9 basic rules your Web Developer needs to know about SEO
During our webinar SEO for Website Redesign, we received lots of questions and we didn’t have time to answer them all. One of the questions we didn’t get to was “Is there a good set of basic rules for SEO considerations that I could give to my Web Developers for their education?” That’s a great question.
You might want to start their education by downloading our free eBook “SEO for Website Redesign QuickStart”. It includes lots of SEO essentials for website redesign projects, but I thought if I had to list some basic rules – just the absolute essentials that every web developer really must not miss on a redesign project – I would suggest these 9 rules as basic things your web developer needs to understand about SEO.
Rule #1: Keep the customer top of mind.
I know this has nothing to do directly with web page coding and cool technology, but really, this is big for your website’s success and your long term SEO efforts.
If you put your customers first, they will reward you by interacting with your website, linking to it, and telling other people about it. The search engines will notice that your site is getting traffic, people are spending time on it, going deep into your web pages, linking to it, and sharing it on social media. All that love from your audience will be noticed by the search engines, and they will reward you for it in the end because they will take these signals as indicators that people find your website relevant and authoritative in your particular field of interest. Plus, if your web developers keep your customer top of mind, it provides a touchstone to all the decisions that have to be made during the design process.
Your web developers may be getting pressure from all kinds of people with different agendas. The Sales department might be pushing to give prominence to benefits like competitive pricing or other advantages to make their job of selling easier. The Product Development team might want to see their latest R&D highlighted to show their innovative approach (and to raise their stature in the company hierarchy). The Marketing department may want the website organized by Lines of Business. The CEO might want pictures of the company’s beautiful new building placed front and center on the website, and so on.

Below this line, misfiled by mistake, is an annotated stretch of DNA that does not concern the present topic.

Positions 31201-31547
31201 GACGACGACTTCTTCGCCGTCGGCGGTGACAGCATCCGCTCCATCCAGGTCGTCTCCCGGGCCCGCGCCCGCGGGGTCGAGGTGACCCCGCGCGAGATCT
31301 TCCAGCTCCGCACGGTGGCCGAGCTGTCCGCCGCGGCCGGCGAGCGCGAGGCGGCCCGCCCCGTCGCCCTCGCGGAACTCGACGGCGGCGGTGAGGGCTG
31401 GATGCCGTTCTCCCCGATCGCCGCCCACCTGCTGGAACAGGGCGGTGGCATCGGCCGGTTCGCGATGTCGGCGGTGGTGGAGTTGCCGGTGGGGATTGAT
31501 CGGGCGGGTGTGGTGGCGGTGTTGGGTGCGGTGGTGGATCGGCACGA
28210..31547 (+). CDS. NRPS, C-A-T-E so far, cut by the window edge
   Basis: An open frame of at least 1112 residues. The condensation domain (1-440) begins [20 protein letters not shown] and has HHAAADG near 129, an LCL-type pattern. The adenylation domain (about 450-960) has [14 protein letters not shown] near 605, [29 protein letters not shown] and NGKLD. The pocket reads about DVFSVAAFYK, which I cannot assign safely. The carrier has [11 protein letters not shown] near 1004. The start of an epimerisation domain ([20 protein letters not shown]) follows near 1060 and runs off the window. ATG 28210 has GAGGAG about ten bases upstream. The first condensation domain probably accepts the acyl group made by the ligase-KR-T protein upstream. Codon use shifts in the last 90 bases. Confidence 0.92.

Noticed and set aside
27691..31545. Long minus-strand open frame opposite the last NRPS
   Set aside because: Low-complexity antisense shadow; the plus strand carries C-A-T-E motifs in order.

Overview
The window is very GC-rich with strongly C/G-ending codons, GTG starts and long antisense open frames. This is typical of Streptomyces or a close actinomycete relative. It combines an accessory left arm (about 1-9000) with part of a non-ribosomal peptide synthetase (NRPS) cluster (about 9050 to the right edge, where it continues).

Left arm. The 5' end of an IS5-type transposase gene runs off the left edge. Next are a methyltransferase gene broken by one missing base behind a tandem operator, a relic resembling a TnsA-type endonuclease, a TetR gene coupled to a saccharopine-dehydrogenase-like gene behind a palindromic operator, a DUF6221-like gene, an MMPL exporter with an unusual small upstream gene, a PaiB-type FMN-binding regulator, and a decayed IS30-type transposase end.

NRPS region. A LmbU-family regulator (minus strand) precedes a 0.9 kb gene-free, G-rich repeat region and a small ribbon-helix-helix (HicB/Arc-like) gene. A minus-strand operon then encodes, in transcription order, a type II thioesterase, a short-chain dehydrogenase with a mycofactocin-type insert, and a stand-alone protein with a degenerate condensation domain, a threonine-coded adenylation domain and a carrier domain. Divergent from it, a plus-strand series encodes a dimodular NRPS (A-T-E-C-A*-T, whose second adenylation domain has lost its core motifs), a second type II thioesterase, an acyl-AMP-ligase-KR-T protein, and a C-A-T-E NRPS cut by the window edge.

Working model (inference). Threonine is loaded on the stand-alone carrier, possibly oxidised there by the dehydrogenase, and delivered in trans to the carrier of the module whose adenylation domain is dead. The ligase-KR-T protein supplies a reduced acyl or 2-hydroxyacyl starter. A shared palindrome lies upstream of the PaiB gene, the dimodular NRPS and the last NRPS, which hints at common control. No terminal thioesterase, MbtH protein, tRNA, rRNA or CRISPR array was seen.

Your web developers need to resist the urge to design your website and present your company from your company’s point of view: the website isn’t about your company, it’s about your customers and how your company will make their lives better by making them more efficient and effective at what they do, by giving them more time, lowering their costs, or whatever it is that’s important to your customers.
Rule #2: Make the site easy to navigate
Websites that have logical navigation and architecture are better for people and search engines. Think wide and shallow, not deep and narrow. Use a sub-folder structure rather than sub-domains.
Rule #3: Give each page a theme
A simple test is to ask the question: what is this page about? If the answer isn’t clear, rewrite and/or redesign the page until the answer is plain to see. All the content on that page should support the theme.
Rule #4: Choose and use keywords wisely
Do some research, make a selection, then use those keywords in context on appropriate pages.
Rule #5: Create meta title tags that support your keywords and page themes
They matter, and here’s a great example from Old Navy of how to do it. Their home page meta title is this:
Clothes for women, men, kids and baby | Free Shipping on $50 | Old Navy
Rule # 6: Write descriptive, informative meta description tags
This is another important meta tag. It could become what customers see on the SERP. In the case of Old Navy’s home page, there is not a lot of text on the page, so the meta tags are put to good use. Here’s the meta description code from Old Navy:
Here’s what their home page looks like:
Rule #7: Include sitemaps
Include XML and HTML sitemaps. Charlotte Bourne explained why in this webinar.
Rule # 8: Write clean code
Rule #9: Use 301 redirects, if necessary
If it is necessary to redirect any of your old pages to new pages on the site (i.e. old content moved to pages with new URLs) be sure to use 301 (permanent) redirection.
Those are my suggestions for the absolute basic rules of SEO for a website redesign. If your web developer understands and follows these rules, you will have made a great start on transitioning to a new website.